"Extreme reaction? Are you trying to tell me that I don't know how to drive?" Beaumont's astonishment was quickly replaced by a growing animosity toward the dark-haired officer.

"No, sir...,"

"Look, sonny-boy, I know cars like the back of my hand. And I'm sure I know more than some wet-behind-the-ears recruit," Beaumont sneered as he glanced at the black and white, "who doesn't even drive."

"Mr. Beaumont, were you speeding?"

Fuming, Beaumont worked his jaw for a few seconds before responding to Jim's question. He pointed to his car, stabbing the air as emphasized his words. "That is a '64 Pontiac GTO. It is...was...a piece of art! Look at it! It was born to be driven fast. It'd be a crime not to!"

"Not this time, Mr. Beaumont," Jim replied, pulling out his ticket book.

"What are you doing?"

"He's citing you. You're at fault here," Pete answered, noting the relieved expression on Ned Jenkins' face.

"Why, you little...," Beaumont clenched his fists as he watched Jim's pen continue to move. His suntanned face started to develop a layer of bright crimson.

Pete took a half-step forward, giving the large man a hard stare. "Mr. Beaumont, you don't want to make this situation worse than it is, do you?"

Tad Beaumont gritted his teeth, his breath hissing like the GTO's punctured radiator. He growled and spun around, venting his frustration by slamming a knotted hand against his own car's hardtop. Ned Jenkins stepped hastily to his own vehicle, seeking refuge inside.

"That'll really help," Jim muttered softly as he finished his task.

"Better his car than your face, partner."

"Okay, you have a point." Jim smiled briefly at Pete, then obtained Mr. Beaumont's signature just as quickly.

Tad Beaumont stewed quietly and Ned Jenkins mouthed a silent thank-you to them through his fractured windshield. The team from AI arrived a few minutes later, allowing Pete and Jim to finally leave the scene.

"You handled yourself pretty well back there, Reed," Pete commented.

"Thanks. I just thought those tire marks seemed squirrely."

"Well, that, too. But I was referring to the way you dealt with Mr. Indy 500."

"Oh, yeah," Reed shrugged. "Well, I knew he was wrong. And not just about the speeding."


Jim paused as he viewed the passing scenery, then looked at his partner. "Contrary to what some people think, I do know how to drive." He grinned.

Pete couldn't resist a small grin of his own.


"I can't get over it." Jim's enthusiasm for a certain topic had not waned with the continuing heat wave.

"Can't get over what?" Pete divided his attention between his partner and the only woman they'd seen in the last twenty minutes. This particular intersection had become a favorite haunt for purse snatchers recently. If there was an up side to stakeouts and extra patrols, Pete concluded that the attractive scenery might be it.

"You know. That our new neighbor is my old neighbor."

"That is pretty weird, I guess," Pete nodded slightly. The brunette with big dark eyes nodded and smiled as she walked past the black and white.

"That's what I thought, too." Jim's head swivelled momentarily, then returned to Pete. "She's not carrying a purse."

"I know. So you want to put those shelves up in the garage after work?"

"Yeah, if that's still okay with you."


"Even with it being so hot?"

"Hey, I said I'd help, didn't I?"

"Great! Oh, Joe said he might be able to come over and help, too. The new neighbor."

"You mean the old neighbor?" Pete cracked a smile.

"Yeah," Jim chuckled. "You don't mind, do you?"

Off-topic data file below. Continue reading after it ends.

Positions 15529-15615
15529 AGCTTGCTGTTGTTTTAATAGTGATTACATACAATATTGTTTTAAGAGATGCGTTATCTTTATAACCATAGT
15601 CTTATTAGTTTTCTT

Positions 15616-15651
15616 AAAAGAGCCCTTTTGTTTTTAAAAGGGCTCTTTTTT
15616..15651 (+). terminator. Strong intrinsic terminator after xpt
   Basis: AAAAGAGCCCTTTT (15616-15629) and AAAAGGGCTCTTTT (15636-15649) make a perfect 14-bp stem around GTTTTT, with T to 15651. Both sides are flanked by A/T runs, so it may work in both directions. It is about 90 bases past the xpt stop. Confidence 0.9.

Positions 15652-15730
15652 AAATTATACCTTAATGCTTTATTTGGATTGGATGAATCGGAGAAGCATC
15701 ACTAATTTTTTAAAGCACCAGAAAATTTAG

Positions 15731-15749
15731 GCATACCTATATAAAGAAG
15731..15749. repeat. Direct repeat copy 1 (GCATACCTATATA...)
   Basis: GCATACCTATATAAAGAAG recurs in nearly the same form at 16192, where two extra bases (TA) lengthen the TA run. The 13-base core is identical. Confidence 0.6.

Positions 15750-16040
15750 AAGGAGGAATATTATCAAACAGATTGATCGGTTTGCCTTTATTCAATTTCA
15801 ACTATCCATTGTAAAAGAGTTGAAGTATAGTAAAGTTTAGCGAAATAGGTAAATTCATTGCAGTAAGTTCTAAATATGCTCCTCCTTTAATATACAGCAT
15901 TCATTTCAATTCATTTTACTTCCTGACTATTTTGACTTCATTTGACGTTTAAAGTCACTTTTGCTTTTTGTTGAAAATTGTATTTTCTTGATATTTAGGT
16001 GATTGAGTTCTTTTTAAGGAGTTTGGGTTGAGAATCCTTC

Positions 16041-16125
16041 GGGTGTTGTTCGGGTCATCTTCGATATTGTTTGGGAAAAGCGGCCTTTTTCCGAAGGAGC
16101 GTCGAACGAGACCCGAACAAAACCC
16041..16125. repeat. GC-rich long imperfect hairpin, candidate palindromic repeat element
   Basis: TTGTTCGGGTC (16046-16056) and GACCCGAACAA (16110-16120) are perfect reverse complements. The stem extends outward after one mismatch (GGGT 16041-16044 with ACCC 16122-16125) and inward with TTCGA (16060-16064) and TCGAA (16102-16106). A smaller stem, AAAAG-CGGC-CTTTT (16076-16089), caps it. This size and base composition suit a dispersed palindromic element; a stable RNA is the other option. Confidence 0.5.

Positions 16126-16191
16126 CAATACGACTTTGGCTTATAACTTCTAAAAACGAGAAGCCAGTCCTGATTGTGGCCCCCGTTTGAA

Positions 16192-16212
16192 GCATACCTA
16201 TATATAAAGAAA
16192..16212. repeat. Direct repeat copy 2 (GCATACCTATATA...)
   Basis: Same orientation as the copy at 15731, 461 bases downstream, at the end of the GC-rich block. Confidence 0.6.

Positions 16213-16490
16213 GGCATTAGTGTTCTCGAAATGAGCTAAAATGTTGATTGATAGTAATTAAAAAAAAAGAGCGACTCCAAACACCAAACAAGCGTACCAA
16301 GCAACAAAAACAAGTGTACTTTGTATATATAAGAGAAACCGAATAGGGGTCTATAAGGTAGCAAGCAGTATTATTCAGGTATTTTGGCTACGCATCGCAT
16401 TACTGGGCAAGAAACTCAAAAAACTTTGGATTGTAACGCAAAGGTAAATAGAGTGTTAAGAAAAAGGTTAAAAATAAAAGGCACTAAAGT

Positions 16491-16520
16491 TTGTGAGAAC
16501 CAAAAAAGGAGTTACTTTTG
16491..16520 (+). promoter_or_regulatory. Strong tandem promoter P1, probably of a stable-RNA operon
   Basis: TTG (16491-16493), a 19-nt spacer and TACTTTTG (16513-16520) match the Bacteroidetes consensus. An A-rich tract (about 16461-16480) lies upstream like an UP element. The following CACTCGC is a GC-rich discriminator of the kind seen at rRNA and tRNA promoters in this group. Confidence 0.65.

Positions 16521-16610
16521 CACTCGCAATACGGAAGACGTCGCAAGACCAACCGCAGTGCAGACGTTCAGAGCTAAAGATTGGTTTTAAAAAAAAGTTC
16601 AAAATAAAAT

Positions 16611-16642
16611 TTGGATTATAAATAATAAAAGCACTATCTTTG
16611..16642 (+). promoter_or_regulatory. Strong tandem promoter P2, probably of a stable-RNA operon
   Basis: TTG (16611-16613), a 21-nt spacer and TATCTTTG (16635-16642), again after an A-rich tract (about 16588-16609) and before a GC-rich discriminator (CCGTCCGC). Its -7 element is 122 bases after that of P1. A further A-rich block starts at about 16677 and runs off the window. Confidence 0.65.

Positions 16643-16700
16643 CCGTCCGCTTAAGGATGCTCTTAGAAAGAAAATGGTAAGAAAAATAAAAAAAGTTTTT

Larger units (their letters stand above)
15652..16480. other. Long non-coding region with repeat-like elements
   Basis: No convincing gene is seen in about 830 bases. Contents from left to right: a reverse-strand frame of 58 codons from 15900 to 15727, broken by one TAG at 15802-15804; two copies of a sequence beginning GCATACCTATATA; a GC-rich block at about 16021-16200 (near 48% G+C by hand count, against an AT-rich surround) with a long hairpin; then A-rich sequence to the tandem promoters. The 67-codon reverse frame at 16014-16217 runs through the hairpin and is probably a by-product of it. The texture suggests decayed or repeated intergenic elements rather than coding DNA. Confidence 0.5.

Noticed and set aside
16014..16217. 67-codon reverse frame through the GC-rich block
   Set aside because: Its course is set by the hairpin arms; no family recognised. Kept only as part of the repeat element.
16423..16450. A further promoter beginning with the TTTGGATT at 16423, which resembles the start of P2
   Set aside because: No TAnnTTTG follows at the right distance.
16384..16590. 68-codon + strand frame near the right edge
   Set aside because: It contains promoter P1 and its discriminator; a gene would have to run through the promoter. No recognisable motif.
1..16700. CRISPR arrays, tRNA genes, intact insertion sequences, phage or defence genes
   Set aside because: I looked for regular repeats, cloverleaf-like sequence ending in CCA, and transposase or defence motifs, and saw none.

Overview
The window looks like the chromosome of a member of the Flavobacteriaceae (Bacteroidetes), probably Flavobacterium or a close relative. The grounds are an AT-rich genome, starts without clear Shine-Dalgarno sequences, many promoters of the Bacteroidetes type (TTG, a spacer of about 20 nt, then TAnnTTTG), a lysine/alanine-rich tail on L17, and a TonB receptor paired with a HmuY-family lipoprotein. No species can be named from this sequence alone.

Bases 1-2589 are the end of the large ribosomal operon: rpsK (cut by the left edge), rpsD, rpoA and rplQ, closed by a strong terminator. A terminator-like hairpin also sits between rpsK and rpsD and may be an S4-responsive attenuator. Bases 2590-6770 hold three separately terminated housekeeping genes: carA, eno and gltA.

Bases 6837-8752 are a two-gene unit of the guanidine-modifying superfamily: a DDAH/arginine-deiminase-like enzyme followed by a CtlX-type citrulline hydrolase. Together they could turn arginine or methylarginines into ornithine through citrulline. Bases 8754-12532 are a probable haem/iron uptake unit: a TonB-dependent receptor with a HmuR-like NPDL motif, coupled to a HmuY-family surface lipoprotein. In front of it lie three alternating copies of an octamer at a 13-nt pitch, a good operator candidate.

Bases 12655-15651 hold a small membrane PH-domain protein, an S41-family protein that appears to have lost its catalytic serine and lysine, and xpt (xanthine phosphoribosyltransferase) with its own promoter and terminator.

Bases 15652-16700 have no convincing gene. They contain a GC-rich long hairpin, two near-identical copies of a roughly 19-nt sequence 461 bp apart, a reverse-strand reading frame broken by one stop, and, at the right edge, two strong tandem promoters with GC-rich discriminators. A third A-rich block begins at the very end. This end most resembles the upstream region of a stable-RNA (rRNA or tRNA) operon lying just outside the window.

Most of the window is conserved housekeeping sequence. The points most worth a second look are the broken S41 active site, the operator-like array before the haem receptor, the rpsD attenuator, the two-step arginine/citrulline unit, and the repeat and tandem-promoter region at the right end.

"Hey, the more help, the faster it gets done."

"Yeah, that's what I thought. Besides, I'd thought it'd be good for the three of us to get together for awhile. I'd really like you to meet him and all. I told him about you. He was pretty excited when he heard that I was on the force."

"Sounds fine to me."

"Did I tell you he played football in high school? I thought he'd go pro but he said he decided to go into business for himself instead. I think he suffered an injury and just didn't want to talk about it, though."

"What business?"

"Restaurant. But he was in real estate first."

"Really? Why'd he quit that?"

"He said he wasn't making anything and he wanted something with a future. He figures they'll always be a need for good restaurants."

"Can't argue that. Sounds like quite a guy."

Jim smiled, slightly embarrassed. "Oh, you know, he was the high school football hero...and I was the freshman kid down the street. The first time he waved at me, I thought for sure he had mistaken me for someone else. I just stood there--probably looking very dazed and confused."

Pete smiled to himself as he visualized a gawky, 14-year old Jim Reed with that particular expression. It felt strangely familiar. He realized that it hadn't been that long since a certain gawky, 23-year old green rookie stood outside the police station...with much the same look on his face.

"1-Adam-12, 1-Adam-12, see the woman. A 311 at the Laundromat. 1633 Prescott Boulevard."

"1-Adam-12, roger," Jim responded promptly.

"It had to happen," Pete said, pulling out into traffic.


"This heat," Pete sighed. "Someone just had to take their clothes off in public."

Jim chuckled. "I guess that's better than barroom brawls or crashing their cars into each other."

"Oh, ye of little experience....you have no idea."


Thankfully, the three-eleven turned out to be a false alarm. Of sorts. A two-year old had decided that shedding his clothes was the best way to cool off. Unfortunately, another patron threw a fit about it, the mother got mad and the owner decided the police should settle everything. It only took a few moments with some calm words to get it all under control. It also helped that both women were done with their laundry and just wanted to go home. And so did both officers.


"So you'll be at the house later?" Jim asked, shoving his shirttails into the waist of his dark slacks.

"As soon as I can go home, change into some other clothes. Oh, and I've got to stop and see my landlord for a minute."


"Nope, just dropping off the check for the rent." He patted his pocket, making sure he had his wallet with him.

"You should think about buying a house."

"No, thanks. I'll just help you with your home projects, okay?"

"Okay," Jim laughed as he closed his locker.

"You want me to pick up anything?"

"No, definitely not. The least we can do is feed you."

"Fine by me. See ya later, then."